Venture capital investment by corporations down in first quarter
The uncertainty in the healthcare industry – finally put to bed with the U.S. Supreme Court upholding the Affordable Care Act — may have had a negative effect on corporate venture capital activity in the first quarter.
A report from CB Insights found that venture capital investment by corporations in the healthcare sector fell to $173 million in the first quarter of the year from $283 million in the fourth quarter of last year. The number of deals declined to 14 from 22 in the same period. Overall, CVCs accounted for 11 percent of total venture deals in the first quarter that amounted to $1.09 billion. The figure represents the lowest amount invested by CVCs in the last five quarters. Further, the 84 completed deals also marked the fourth consecutive quarter that corporate deal volume declined.
In terms of healthcare, the big dogs continue to be California and Massachusetts, which together accounted for 72 percent of the deal volume and 61 percent of the amount invested. Massachusetts matched California in terms of the number of deals done.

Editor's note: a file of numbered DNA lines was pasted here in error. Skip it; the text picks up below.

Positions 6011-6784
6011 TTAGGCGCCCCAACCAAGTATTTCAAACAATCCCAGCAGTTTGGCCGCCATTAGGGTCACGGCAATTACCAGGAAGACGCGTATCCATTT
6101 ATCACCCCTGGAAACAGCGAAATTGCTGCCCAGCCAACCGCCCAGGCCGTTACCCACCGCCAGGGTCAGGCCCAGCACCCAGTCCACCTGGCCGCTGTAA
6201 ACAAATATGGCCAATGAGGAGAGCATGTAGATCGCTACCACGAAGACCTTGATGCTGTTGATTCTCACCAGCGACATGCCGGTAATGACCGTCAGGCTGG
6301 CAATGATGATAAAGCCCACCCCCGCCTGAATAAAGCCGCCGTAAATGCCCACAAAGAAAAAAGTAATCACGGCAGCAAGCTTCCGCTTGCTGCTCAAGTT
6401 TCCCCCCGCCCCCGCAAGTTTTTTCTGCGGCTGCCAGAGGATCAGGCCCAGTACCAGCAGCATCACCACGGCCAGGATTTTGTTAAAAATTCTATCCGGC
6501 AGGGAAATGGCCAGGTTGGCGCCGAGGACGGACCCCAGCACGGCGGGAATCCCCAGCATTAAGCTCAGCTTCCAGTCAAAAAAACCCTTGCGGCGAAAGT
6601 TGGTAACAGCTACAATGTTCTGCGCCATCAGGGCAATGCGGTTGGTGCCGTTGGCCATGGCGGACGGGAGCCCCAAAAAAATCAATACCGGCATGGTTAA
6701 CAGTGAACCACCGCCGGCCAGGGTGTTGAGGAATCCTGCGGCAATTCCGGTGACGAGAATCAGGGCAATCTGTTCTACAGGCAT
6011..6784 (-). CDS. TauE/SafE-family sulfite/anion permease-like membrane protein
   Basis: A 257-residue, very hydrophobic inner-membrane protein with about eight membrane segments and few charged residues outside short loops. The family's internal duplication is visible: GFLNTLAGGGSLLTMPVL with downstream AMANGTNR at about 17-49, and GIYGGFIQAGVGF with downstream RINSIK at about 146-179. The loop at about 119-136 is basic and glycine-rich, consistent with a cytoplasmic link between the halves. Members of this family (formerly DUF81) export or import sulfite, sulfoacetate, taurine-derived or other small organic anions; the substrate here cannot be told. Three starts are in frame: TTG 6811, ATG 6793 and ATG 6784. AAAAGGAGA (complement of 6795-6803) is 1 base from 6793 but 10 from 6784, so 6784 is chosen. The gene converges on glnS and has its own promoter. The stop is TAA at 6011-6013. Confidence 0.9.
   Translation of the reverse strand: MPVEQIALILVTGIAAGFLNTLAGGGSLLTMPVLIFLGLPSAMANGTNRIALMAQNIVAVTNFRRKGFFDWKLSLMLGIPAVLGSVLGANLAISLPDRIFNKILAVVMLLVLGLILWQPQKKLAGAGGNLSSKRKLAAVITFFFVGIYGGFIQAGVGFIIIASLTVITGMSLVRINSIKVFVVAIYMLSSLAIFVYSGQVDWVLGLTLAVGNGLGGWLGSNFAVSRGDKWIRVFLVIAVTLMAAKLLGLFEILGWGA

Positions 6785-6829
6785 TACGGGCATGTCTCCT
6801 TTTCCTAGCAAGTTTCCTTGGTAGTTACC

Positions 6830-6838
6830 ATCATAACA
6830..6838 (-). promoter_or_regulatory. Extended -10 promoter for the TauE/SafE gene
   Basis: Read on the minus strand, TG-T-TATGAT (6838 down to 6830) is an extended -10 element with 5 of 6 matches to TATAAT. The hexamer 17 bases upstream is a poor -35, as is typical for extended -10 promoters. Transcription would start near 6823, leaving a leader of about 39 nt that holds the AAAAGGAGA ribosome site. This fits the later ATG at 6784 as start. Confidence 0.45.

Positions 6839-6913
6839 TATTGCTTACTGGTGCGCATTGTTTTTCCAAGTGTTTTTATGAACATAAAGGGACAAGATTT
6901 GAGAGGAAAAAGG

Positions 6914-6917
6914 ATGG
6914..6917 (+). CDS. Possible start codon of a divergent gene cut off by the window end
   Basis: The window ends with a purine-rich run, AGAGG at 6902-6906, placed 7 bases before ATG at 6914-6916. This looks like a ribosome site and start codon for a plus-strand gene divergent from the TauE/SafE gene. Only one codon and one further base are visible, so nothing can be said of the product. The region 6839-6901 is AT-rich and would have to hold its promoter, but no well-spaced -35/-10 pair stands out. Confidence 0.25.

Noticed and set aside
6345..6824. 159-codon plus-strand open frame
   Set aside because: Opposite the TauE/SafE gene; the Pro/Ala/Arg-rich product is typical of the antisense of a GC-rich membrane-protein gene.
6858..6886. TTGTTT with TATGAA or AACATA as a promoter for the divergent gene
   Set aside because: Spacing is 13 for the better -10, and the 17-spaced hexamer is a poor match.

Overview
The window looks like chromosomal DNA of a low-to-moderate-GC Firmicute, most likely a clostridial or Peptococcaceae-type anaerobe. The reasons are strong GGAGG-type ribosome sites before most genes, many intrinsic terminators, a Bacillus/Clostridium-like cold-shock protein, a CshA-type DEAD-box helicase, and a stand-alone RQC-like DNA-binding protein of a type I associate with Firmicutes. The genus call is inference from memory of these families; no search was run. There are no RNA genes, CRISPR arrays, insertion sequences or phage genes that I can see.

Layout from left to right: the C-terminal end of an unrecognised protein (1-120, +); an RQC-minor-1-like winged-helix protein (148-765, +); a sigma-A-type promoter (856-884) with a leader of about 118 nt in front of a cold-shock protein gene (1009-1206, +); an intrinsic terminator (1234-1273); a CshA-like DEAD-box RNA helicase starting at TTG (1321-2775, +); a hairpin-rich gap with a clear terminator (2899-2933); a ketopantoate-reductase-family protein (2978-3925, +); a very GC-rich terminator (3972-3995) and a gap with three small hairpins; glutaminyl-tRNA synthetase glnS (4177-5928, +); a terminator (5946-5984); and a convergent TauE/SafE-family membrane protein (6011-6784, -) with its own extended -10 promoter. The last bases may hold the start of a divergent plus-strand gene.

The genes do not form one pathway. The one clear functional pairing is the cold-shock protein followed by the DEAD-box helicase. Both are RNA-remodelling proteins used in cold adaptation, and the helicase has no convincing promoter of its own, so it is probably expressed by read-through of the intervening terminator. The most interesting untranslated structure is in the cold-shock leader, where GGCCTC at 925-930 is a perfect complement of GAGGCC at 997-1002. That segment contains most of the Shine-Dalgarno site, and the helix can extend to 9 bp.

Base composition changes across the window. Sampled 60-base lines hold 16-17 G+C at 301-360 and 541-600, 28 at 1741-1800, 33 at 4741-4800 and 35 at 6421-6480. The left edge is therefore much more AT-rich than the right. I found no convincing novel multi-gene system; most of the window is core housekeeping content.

Not surprisingly, corporate venture capitalists, perhaps like their venture capital counterparts, are looking to invest in later stage companies instead of seed-stage startups who are deemed too risky. That is the opposite of the overall trend in CVC investing. There were no seed-stage deals either in the fourth quarter of the 2011 or the first quarter of this year.
Now that the Supreme Court has weighed in with its decision, some venture capitalists are expecting this to be good news for the sector.
“There will be numerous ways to develop high-quality, affordable healthcare delivery products and services that are good investment vehicles for VCs and growth equity investors,” said Sherrill Neff, a partner with Quaker Partners.
It will be interesting to see whether CVC activity picks up in the second half of the year.